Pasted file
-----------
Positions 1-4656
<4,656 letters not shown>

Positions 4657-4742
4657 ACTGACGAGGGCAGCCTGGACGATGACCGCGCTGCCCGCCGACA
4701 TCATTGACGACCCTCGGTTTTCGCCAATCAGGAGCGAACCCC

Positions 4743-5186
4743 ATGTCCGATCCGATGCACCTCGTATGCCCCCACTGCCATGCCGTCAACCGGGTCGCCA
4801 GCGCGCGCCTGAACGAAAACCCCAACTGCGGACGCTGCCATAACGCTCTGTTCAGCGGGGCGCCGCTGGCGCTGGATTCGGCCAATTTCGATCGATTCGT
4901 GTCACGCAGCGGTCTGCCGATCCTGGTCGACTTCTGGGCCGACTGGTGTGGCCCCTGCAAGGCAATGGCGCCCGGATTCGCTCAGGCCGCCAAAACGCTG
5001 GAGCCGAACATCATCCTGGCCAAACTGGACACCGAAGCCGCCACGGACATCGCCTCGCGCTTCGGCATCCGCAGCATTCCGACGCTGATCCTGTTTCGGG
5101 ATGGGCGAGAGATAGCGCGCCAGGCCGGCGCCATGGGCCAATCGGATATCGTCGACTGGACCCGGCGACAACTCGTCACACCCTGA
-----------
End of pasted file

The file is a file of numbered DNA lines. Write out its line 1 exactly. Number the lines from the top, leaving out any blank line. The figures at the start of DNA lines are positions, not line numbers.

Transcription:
Positions 1-4656